Reference : Demonstration of a prototype design synthesis capability for space access vehicle design
Scientific journals : Article
Engineering, computing & technology : Aerospace & aeronautics engineering
Demonstration of a prototype design synthesis capability for space access vehicle design
Rana, Loveneesh mailto [University of Luxembourg > Interdisciplinary Centre for Security, Reliability and Trust (SNT) > Remote Sensing >]
Chudoba, Bernd mailto [University of Texas at Arlington > Mechanical and Aerospace Engineering > Professor]
The Aeronautical Journal
Cambridge University Press
1761 - 1788
Yes (verified by ORBilu)
[en] space access system ; aerospace vehicle design ; synthesis system ; spacecraft design methodology ; lifting re-entry vehicle ; prototype solution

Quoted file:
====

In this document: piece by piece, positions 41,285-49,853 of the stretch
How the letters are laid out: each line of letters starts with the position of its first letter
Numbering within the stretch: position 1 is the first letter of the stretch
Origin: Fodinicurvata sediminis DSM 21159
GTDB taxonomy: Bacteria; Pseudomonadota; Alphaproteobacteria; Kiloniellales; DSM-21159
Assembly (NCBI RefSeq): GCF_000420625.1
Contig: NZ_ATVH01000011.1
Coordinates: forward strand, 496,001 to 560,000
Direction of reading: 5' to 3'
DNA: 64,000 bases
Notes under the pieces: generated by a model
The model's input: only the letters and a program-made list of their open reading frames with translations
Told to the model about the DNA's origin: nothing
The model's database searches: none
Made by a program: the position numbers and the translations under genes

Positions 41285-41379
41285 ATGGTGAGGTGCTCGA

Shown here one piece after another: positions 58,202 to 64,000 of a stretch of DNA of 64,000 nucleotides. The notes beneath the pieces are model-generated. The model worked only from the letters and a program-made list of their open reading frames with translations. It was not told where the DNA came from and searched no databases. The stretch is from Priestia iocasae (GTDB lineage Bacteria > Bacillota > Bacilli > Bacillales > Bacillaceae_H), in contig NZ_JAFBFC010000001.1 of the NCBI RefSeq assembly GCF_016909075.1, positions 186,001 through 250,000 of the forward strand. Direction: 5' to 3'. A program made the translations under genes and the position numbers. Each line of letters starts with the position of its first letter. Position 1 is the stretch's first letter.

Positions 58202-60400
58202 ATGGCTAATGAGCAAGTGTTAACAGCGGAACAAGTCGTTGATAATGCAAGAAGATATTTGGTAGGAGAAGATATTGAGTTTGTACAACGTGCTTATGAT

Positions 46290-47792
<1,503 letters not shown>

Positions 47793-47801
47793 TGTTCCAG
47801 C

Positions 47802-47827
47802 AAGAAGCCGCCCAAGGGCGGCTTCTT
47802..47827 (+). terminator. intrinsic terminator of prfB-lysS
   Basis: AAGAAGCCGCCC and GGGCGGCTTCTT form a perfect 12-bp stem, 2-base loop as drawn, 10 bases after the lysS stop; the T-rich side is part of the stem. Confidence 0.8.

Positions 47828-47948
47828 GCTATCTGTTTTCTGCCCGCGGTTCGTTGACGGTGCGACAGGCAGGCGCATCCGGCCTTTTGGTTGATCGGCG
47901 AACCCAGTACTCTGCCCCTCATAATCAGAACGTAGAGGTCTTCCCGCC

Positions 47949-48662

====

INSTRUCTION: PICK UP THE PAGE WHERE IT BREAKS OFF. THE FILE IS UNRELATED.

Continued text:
[en] The early conceptual design (CD) phase of space access vehicles (SAVs) is the most abstract, innovative and technologically challenging phase of the entire aerospace design life cycle. Although the design decision-making during this phase influences around 80 percent of the overall life cycle cost, it is the most abstract and thus least understood phase of the entire design life cycle. The history of SAV design provides numerous examples of project failures that could have been avoided if the decision-maker had had the capability to forecast the potential risks and threats correctly ahead of time during the conceptual design phase. The present study addresses this crucial phase and demonstrates a best-practice synthesis methodology prototype to advance the current state of the art of CD as applied to SAV design. Developed by the Aerospace Vehicle Design (AVD) Laboratory at the University of Texas at Arlington (UTA), the Aerospace Vehicle Design Synthesis process and software (AVDS) is a prototype solution for a flight vehicle configuration–flexible (generic) design synthesis capability that can be applied to the primary categories of SAVs. This study focusses on introducing AVDS, followed by the demonstration and verification of the system’s capability through a sizing case study based on the data-rich Boeing X-20 Dyna-Soar spaceplane.
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